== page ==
By Lynne Golding

She met him at the front door. His image reflected off the just washed ceramic tiles. “You look
great,” he said, pulling her to him. “And so does the house” “It should,” she thought. She had
spent the day vacuuming and cleaning it. Just like she did every day. Happy 45 th birthday he said.

She sent him upstairs to change before the rest of the family arrived. They came bearing gifts. A
pair of thick soled flip flop sandals from her sister. “They’ll show off your pedicure and that
great cruise tan,” she said. “And they are so comfortable.” Her sister pointed to an identical
pair she was wearing. You can walk miles in them she said.

Her mother-in-law gave her a purse. A two tone brown Coach medium sized shoulder bag. She
remembers placing things in it: her phone and wallet, hair clips, lip balm, tic-tacs. Lots of tic-
tacs. She remembers putting all of that in that purse back then.

He poured everyone a drink. Beer for the boys and his brothers-in-law. Wine for the mothers.
Gin and tonic for the sisters. Water for her. With lemon. Always water. With lemons. They
toasted her health. To a wonderful wife, mother and sister. Many happy returns of the day.

The day had returned five times since. But happily? Not for her in the city. Not for them, at

She looks down now at her brown feet in those well-worn sandals, remembering that party. Her
sister was right. Since arriving in the city, she has walked hundreds of miles in them. She wore
them two nights ago outside the Eaton’s Centre. It was midnight. Her friend had something she
wanted to share. They were determined to stay up all night. It’s better to stay awake at night
they agreed. And it was summer time. The night would not be too cold. But at some point she
had fallen asleep. She woke up the next day alone and cold. Her friend was gone but her sandals
were not.

Before she came to the city she and her husband attended a large modern church; built of
concrete with lots of straight lines and amplified with guitars and drums and key boards and the
voices of hundreds of people lifted in song. While there, she never felt more alone. In the city,
she never goes to church but she frequently goes into churches--churches of any denomination.
In those cavernous gothic cathedrals that dot the area, she watches sweepers sweep, choirs croon,
old ladies light candles, tourists ogle, children squirm, clergy roam, and she feels His presence.
In the city she always felt His presence.

She walks down Yonge Street, passing a small restaurant, the smell of lasagna wafting out the
open door. She used to make Italian lasagna and Greek stuffed pasta. Everyone loved her
cooking. She cooked all the meals. She was the server. Now she was the served. She couldn’t
think of when she last cooked a meal for herself. Let alone for anyone else.

“Excuse me,” she said to the security guard. He sat behind a long shiny black counter at the base
of a tall glass office building. It was 6:30 at night. They were the only two people in the lobby.
No. He could not let her use his telephone. It was only for emergencies.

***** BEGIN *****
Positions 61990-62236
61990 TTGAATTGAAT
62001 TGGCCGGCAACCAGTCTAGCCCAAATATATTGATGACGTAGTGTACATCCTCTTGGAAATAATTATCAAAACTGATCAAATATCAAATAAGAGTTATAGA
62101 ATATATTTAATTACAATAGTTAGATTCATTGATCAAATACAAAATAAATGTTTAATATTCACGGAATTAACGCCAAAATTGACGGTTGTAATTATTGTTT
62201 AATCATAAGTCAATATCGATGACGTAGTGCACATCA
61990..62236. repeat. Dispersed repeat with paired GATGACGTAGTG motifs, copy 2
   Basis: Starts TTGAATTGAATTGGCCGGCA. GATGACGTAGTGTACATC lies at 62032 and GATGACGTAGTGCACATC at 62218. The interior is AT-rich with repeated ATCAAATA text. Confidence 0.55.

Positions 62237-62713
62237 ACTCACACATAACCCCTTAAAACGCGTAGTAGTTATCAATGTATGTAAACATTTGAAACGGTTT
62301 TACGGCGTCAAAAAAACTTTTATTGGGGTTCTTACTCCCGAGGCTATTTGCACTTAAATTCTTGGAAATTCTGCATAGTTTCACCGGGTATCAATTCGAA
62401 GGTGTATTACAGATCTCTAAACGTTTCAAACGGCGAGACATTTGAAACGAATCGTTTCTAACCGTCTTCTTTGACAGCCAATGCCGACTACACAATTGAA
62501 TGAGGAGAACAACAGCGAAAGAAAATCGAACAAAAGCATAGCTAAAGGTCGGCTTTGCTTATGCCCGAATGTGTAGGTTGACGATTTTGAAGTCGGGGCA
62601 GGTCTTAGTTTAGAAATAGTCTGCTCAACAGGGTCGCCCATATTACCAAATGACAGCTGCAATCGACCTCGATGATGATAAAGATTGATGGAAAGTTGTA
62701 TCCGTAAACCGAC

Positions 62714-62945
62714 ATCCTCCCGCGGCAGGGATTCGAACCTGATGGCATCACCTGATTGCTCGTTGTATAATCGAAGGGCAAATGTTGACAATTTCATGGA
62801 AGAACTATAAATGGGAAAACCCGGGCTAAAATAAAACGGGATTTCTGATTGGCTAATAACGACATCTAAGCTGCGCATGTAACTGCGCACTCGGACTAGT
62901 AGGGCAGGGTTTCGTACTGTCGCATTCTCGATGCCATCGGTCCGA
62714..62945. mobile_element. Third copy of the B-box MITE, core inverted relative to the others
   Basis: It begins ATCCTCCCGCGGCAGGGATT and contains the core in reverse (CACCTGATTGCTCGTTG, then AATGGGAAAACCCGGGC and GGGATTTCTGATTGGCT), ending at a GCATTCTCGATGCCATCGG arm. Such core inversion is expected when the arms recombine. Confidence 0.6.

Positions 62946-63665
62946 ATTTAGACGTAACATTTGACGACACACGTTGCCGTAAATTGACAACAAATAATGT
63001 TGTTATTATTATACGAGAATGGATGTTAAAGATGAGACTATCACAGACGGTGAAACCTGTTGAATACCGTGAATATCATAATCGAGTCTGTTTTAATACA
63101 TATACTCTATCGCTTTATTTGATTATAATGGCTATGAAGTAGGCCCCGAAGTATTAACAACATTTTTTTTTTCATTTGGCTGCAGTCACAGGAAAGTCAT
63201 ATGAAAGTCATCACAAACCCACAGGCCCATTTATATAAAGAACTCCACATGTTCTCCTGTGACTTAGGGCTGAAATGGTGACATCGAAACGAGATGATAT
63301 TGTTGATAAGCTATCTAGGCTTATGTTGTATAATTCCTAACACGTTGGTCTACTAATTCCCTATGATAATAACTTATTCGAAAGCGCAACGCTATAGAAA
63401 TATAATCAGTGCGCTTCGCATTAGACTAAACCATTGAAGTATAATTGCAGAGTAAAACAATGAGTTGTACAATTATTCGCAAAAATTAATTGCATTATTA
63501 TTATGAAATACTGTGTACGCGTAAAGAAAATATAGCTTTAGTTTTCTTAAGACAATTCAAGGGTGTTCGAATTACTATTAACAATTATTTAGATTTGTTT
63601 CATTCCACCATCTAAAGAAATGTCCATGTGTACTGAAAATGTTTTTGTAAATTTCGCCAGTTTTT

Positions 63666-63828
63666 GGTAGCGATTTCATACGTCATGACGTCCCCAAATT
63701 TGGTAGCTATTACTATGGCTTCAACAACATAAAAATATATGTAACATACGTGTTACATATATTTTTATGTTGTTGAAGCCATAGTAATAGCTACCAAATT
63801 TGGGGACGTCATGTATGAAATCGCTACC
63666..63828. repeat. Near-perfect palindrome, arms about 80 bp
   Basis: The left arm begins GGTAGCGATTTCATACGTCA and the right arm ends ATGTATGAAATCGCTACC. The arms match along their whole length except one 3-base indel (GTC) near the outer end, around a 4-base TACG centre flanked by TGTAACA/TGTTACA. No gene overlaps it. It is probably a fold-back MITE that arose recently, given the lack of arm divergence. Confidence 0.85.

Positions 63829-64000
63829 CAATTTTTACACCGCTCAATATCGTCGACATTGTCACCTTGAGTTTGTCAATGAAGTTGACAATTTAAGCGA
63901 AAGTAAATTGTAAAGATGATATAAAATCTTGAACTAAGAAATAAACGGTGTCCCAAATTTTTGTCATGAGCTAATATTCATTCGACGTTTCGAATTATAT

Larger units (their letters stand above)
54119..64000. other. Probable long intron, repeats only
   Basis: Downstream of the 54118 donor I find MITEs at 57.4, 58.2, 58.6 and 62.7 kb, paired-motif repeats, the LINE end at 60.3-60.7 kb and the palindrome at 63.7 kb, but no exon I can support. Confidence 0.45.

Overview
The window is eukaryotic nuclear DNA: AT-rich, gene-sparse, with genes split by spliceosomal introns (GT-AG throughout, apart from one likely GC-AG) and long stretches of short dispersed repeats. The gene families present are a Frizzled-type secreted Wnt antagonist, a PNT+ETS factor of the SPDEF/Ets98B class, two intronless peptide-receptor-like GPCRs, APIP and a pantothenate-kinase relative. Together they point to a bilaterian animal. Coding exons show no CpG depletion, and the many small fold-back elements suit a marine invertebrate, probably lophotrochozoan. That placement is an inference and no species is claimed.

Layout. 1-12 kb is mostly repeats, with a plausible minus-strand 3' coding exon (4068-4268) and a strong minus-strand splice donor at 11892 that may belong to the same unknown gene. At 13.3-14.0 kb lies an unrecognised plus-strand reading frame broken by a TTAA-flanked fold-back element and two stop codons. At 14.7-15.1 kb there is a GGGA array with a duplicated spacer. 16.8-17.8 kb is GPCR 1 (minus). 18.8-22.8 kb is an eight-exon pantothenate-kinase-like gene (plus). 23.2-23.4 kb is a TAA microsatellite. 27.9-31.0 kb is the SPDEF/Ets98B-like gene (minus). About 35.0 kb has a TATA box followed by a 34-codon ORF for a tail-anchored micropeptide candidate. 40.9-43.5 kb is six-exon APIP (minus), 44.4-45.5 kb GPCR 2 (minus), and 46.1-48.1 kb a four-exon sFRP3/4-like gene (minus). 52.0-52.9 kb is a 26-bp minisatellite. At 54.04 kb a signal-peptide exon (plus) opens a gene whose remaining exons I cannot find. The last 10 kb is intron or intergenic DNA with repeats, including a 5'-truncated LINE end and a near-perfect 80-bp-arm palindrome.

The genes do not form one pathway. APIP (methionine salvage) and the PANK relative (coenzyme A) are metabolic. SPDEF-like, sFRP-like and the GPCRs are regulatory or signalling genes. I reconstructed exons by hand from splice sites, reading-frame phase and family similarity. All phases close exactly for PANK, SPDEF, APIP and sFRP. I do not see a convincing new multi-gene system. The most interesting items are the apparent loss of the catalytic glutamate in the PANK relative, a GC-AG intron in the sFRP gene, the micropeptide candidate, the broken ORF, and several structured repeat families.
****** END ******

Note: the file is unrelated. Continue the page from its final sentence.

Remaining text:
“But this is an emergency.” she said. “I’ve lost my phone. I have no money. I have to call my

He considered her. She was a nice looking lady. About 50. A cute little physique. Very tanned.
Very fit. But her odor was rank and her feet inside her sandals were filthy. He’d have thought her
a ruby but for the clean tank top and skirt she wore and her perfectly made up face. He relented,
not even asking if the call was long distance.

She entered the familiar number. She heard the familiar voice. His voice.

“Thank God,” he said. “We’ve been so worried. Where are you? Where have you been?”

“In Toronto,” she said.

“We looked for you. We came in every might for a week. Me. The kids. Your sister. Someone
found your purse near the Eaton’s Centre and turned it in.”

It wasn’t the purse his mother had given her. She’d lost that one and a dozen others in the five
year since she was given that purse.

“We looked everywhere. The parks. The churches. The hospital. The shelters. The shopping
centre—every bathroom stall within it. Everywhere.”

That’s where she was, she thought, but didn’t say so. It was as though she was invisible.
“Where exactly are you? I can be there in an hour. Let me get you some help.”
Help? She could use some help. She turned to ask the security guard the name of the building in
which they were. And then she saw it.

“I’ll call you back,” she said putting down the receiver before he could say another word.

The hand sanitation station was on the far wall. She walked towards it. She had all the help she

After four vigorous pumps, she took a large gulp of the alcohol-based solution. It would not take
long. Soon she would be invisible again. To him. To her children. To the woman at Sephora, in
the Eaton’s Centre, who gave her a free make-over and clean used clothes twice a week. To the
women at Tim Horton’s who bought her sandwiches and coffee. To the women at the shelter
who, when not trying to rob her of what little she owned, were only too happy to disappear with
her. To the men on the street who offered her money to disappear with them. To the doctors who
were quick to discharge her. To herself. It was easy to be invisible in the city.